Publishing Grace Mothers with my co-authors Julie Adams and Claire Brayford was a dream come true.
I never give myself praise, but this book truly is something to be treasured.
The biggest take out is that as a women we all have different journeys and for the most part they're incredibly challenging.
But I love how open and honest women are, because we heal through sharing our vulnerabilities.
What would be your favourite profile / article that you have ever run?
A story of an incredible woman called Peta Murchison who lost her daughter to Batten disease.
We photographed her with her daughter Mia a few times and they are without question the most beautiful images I've ever seen.
Julie Adams photographed Peta and they have become very close friends.
Peta is one of the most elegant, kind, loving, beautiful and remarkable women I've ever met.
It was a privilege to share her story on The Grace Tales to try and raise awareness for this rare degenerative disease.
Peta and Mia Murchison photographed for The Grace Tales. Photography by Julie Adams
We are living through the most incredible of times...How is the business adjusting to this crisis?
The first week was the worst of my career. Honestly, I wondered if I should just call it a day on my business.
Almost all of our advertisers pulled out and there were a few other things that happened which were devastating.
I threw myself a big pity party, cried.. cried some more and then realised that I just needed to get on with it.
There are some great government grants coming in which will help businesses like mine for the next six months and then I hope some normality will return.
We're really focusing on great content and keeping the conversation with our readers going.
We have just launched our first podcast, which I'm slightly nervous about as I have zero experience in podcasts and it's all recorded in my front room.
But 'done' is better than perfect, right?
Has this lockdown in any way effected how you feel about your home - or how you are styling it?
So I've gone slightly into overdrive which I know is driving my husband crazy, but spending so much time at home I'm looking at spaces in a different light.
I've set up a new table at the back of our house which gets flooded with sunlight.
I think sunshine cures everything! I'm also dreaming a lot about dinner parties and table styling - clearly I'm missing my friends and family.
Pandora Sykes photographed for The Grace Tales. Photography by Julie Adams
Do you have any rituals you have put in place to keep your mood up? Do you have a place at home you escape to for some quiet time, to relax and wind down?
Definitely. I exercise pretty much daily - either at the park or I'll do an online 'Body Love Pilates' class.
I've started trying to meditate as much as possible as this helps me calm down. And I've stopped drinking as much.
This sounds like I've gone on a health kick... but in times like this, we need to do what makes us feel good and while I got stuck into the wine rather heavily when this first happened, I quickly realised it wasn't making me feel particularly good or happy.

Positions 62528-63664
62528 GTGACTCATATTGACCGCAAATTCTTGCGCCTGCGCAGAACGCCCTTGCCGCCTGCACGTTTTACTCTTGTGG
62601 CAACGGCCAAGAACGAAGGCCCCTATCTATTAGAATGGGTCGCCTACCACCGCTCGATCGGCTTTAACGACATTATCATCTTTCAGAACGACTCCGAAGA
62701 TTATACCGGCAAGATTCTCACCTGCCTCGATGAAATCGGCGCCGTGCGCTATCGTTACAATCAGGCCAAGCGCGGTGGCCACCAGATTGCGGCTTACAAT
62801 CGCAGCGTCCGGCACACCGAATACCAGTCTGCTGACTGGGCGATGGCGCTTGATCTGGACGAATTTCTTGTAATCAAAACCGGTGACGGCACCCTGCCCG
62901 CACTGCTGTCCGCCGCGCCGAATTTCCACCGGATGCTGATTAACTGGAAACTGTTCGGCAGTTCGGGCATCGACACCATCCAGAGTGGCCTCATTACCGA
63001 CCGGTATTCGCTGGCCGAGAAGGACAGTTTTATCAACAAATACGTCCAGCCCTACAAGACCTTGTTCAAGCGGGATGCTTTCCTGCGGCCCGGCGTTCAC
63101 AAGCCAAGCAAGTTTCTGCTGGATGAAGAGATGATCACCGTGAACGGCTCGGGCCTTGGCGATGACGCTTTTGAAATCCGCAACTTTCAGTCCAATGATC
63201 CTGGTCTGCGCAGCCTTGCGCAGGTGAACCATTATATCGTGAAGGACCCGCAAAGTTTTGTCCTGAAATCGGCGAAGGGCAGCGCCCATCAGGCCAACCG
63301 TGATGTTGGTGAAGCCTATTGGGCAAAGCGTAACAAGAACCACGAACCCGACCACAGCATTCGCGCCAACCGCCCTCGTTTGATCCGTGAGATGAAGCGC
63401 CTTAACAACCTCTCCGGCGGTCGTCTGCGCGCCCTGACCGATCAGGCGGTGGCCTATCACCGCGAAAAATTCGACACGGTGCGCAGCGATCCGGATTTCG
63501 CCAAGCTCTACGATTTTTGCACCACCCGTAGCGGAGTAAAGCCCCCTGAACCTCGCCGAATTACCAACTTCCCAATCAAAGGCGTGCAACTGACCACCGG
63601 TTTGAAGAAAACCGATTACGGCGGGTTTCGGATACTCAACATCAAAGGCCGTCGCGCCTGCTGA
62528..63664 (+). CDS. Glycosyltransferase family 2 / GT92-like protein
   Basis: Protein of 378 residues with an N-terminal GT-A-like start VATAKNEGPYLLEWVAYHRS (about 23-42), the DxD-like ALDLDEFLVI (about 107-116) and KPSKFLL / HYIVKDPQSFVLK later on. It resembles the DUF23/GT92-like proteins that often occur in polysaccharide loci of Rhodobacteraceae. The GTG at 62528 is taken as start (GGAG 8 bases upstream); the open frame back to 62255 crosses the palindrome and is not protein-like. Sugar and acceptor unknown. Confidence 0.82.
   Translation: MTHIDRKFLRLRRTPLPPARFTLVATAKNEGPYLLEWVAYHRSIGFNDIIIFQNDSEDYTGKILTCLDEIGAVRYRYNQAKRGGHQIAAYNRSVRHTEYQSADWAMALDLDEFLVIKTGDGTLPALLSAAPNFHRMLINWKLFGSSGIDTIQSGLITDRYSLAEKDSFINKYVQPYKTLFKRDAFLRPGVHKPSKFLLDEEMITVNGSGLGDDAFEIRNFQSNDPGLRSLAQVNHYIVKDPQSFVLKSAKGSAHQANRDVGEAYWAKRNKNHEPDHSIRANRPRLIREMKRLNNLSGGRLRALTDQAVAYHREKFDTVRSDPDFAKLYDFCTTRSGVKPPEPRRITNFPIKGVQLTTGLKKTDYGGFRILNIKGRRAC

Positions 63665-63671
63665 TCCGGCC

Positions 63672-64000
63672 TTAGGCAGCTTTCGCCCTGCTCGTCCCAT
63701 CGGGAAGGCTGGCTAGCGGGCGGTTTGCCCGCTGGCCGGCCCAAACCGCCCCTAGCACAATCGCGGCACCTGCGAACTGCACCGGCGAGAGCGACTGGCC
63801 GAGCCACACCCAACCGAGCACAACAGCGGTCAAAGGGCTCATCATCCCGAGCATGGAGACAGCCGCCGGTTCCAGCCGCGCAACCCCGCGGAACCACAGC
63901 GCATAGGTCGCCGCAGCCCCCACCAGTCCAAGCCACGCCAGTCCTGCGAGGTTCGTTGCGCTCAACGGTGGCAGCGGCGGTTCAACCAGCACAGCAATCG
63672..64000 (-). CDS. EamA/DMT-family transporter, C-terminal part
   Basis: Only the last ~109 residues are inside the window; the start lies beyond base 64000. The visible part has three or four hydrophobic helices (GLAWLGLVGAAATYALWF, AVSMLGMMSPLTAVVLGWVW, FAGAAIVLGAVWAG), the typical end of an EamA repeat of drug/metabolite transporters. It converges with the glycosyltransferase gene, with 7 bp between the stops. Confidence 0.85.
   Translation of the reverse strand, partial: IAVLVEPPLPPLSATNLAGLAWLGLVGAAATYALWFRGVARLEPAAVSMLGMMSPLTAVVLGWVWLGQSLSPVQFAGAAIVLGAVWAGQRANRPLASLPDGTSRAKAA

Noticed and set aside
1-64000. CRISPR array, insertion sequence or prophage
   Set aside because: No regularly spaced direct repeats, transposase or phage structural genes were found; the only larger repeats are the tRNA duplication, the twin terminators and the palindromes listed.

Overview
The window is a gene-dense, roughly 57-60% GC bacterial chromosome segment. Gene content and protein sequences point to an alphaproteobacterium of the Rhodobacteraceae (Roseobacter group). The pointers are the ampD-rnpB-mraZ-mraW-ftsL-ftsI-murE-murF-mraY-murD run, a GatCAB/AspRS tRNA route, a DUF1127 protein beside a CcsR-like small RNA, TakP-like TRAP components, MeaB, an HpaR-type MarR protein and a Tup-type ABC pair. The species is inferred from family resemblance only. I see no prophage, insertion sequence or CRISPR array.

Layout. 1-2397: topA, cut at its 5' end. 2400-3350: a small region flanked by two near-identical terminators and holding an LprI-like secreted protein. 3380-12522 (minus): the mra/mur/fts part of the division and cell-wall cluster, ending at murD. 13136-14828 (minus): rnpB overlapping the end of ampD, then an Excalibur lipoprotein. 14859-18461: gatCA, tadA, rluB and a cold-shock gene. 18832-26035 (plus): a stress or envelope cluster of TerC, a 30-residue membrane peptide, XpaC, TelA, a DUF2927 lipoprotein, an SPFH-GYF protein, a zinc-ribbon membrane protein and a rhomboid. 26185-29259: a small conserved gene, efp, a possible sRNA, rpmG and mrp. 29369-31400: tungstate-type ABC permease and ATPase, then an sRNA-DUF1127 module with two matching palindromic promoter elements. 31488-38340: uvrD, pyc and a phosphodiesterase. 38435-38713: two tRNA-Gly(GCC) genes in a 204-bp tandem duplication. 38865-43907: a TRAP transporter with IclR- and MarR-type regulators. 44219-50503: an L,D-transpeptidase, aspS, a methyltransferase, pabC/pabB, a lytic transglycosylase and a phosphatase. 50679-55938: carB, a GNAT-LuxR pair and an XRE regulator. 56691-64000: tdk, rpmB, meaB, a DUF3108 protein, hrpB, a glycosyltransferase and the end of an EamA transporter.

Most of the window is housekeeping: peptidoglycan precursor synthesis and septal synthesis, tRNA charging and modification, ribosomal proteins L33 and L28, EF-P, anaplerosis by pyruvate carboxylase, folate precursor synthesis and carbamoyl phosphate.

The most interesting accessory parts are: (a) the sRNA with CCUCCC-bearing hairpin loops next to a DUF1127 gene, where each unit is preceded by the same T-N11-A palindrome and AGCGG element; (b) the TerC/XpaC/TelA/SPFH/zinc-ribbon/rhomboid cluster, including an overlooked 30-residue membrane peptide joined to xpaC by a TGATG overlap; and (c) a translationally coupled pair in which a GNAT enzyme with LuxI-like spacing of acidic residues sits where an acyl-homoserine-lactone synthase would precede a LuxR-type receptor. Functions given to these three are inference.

How are you styling your table at home at the moment?
For me, it all starts with fresh flowers. I miss my trips to the farmers markets. I go weekly usually with my Mum.
Then a great tablecloth (an exquisite one from Summerill & Bishop is the dream of course!) with some beautiful ceramic plates.
When we host, my husband is the cook and I'm the stylist. Right now, I like the lighting dimmed and candles always make a table feel special.
Noëlla Coursaris Musunka photographed at the launch of GRACE MOTHERS at Bonpoint in London. Photography by Ana Ruivo
Who are the eight people (real, fictional, alive or dead) that you would love to invite over for dinner at the moment, if you could?
My nan, my grandmother, both my grandfathers, Whitney Houston, Frida Kahlo, Jacinta Ardern and Jennifer Aniston.
What would you cook for this fantasy dinner party?
I'll have to ask my husband, as I'll get him to do the cooking and I'll do the styling.
Tori Praver photographed in LA for The Grace Tales. Photography by Julie Adams
Finally, we have to ask, are there any pieces from S&B you are coveting at the moment?
We might be here all day...it's hard to pick favourites! I
still remember first discovering Summerill & Bishop and falling in love with the tablecloths - I'd never seen anything like them.
So, to start, a tablecloth from the Rainbow Collection...could there be a happier collection? My gosh we need this right now!
I'd then go for the Stripe Linen Tablecloth in Avocado Green and Pale Pink - these colours together are the dream!
I'll take virtually everything from Astier de Villatte. We once photographed a woman who had her shelves filled with it - it was just like walking into the store in Paris.
And then, so as not to leave out my girls - some gorgeous bespoke duvets with their names on.